The economy is shedding jobs at an alarming rate; in the First District, the most recent bad news is the closing of the Northern Engraving plant in Spring Grove, population 1304 (2000 census), about 350 families in Minnesota's most southeastern county. Lay-off will be on Friday, February 13, according to an area television station.
KTTC-TV reported in Spring Grove residents shocked by plant closing:
Spring Grove, MN (KTTC-TV) -- Many Spring Grove residents are suffering from a blow that came late last week. The city's largest employer, Northern Engraving announced it is closing the 209-employee plant in February.
As you can imagine, employees are upset. Many of them have worked there for more than 30 years. Steve Kemp, an employee and a Spring Grove City Council member, says many thought their jobs would be safe when their plant switched from predominately making car parts to appliances. When the company closed down the Waukon, Iowa plant, it gave the employees the option to move to the Minnesota plant.
It's also not the greatest news for the city. Spring Grove mayor, Karen Folstad says close to 50% of the plant's employees live in Spring Grove. . . .
We met Steve, a DFL activist and officer, at a public forum held just before the historic flooding that drenched Southeastern Minnesota in August 2007.
The Rochester Post Bulletin reported in Spring Grove's largest employer to close its doors:
However, Steve Kemp, a Spring Grove City Council member and the safety manager at Northern Engraving, does not see just gloom ahead.
"I don't have the attitude that the sky is falling," he said Sunday. "I have the attitude that we're in a tough spot, but we'll work our way out of it. And maybe we'll be better for it."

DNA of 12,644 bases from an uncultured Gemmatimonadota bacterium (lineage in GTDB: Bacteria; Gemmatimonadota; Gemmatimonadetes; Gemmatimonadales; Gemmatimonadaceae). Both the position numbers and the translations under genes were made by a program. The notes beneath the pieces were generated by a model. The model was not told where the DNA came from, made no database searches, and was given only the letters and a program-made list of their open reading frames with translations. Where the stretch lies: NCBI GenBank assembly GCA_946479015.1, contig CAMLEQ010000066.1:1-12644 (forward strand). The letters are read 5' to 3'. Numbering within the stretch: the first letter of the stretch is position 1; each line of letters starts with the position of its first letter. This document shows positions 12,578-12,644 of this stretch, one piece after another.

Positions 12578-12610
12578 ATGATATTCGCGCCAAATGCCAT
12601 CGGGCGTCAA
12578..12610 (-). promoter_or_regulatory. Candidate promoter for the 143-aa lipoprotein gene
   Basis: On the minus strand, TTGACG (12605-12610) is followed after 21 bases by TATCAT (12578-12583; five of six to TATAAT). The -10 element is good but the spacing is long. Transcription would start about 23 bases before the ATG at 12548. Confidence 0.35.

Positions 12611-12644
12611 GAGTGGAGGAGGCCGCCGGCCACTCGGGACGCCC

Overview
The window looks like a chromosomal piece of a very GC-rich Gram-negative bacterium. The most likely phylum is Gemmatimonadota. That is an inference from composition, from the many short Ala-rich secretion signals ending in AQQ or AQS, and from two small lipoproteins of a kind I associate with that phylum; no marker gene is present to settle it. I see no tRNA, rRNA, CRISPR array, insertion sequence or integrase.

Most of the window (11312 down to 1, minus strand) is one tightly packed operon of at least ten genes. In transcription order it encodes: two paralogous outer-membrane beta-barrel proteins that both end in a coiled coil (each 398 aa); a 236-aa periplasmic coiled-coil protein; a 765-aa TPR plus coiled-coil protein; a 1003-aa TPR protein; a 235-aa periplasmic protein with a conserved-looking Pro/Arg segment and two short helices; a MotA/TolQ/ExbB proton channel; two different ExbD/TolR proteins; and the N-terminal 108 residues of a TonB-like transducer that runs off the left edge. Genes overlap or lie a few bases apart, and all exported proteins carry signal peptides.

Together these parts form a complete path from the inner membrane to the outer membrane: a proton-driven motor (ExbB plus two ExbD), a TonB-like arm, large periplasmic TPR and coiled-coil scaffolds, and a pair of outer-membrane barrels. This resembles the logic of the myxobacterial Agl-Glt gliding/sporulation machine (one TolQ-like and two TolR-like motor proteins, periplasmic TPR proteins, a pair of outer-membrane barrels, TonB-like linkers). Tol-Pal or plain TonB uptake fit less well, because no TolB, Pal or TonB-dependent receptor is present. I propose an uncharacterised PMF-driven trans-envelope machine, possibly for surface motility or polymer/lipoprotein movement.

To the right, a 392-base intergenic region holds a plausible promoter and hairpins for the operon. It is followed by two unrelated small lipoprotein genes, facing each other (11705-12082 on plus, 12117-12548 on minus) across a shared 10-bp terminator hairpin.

Northern Engraving plans to begin letting workers go on Feb. 13.
The plant has been busy:
so it sounds as if lack of work elsewhere in the company is helping to trigger this move.
The local town paper, the Spring Grove Herald, reports in Northern Engraving in Spring Grove to close its doors on Feb. 13:
The Post Bulletin notes how Lawmakers react to announced closing of Spring Grove's 208-employee plant:
Area lawmakers are scrambling to pull together state assistance and resources in the wake of Northern Engraving's announcement that it will begin closing its 208-worker plant early next year.
State Rep.-elect Greg Davids said he was planning to meet with city leaders Wednesday to discuss possible tax incentives or other benefits that could be offered to Northern Engraving to keep the plant open. If the company can't be persuaded, city leaders will discuss economic tools that could be used to attract a new business to the plant, Davids said.
"We've just got to put everything on the table and see if we can turn a negative into a positive," said Davids, a Republican from Preston. . . .
. . .Meanwhile, state Sen. Sharon Erickson Ropes, DFL-Winona, has been coordinating with county officials about the possibility of a forum for laid-off workers where they could find out about available resources, such as job re-training, health care and fuel assistance.
"We want to make sure the laid-off workforce knows where they can
go; (so) they are not just dumped on the street in a snowbank," she
said. . . .
The Caledonia Argus's Charlie Warner reported in Downturn in economy increases business at Semcac’s food shelf:
As more and more people are getting laid off, they are turning to their local food shelves for help. The Semcac Food Shelf in Caledonia is no different.
According to Iyla Mulvenna, the number of households the local food shelf is serving increased from 200 families in 2007 to over 250 families through November this year…and the number continues to increase.
We'll see how things go for Spring Grove. While the National Engraving employees should be able to collect unemployment, those readers who want spread a bit of Christmas cheer to those in need can find out how on Semcac's website.
This is the second large lay-off to hit southeastern Minnesota within recent months; according to the PB, Ropes noted that 150 families were hit by lay-offs at TRW because of downturns in the nation's automotive industry.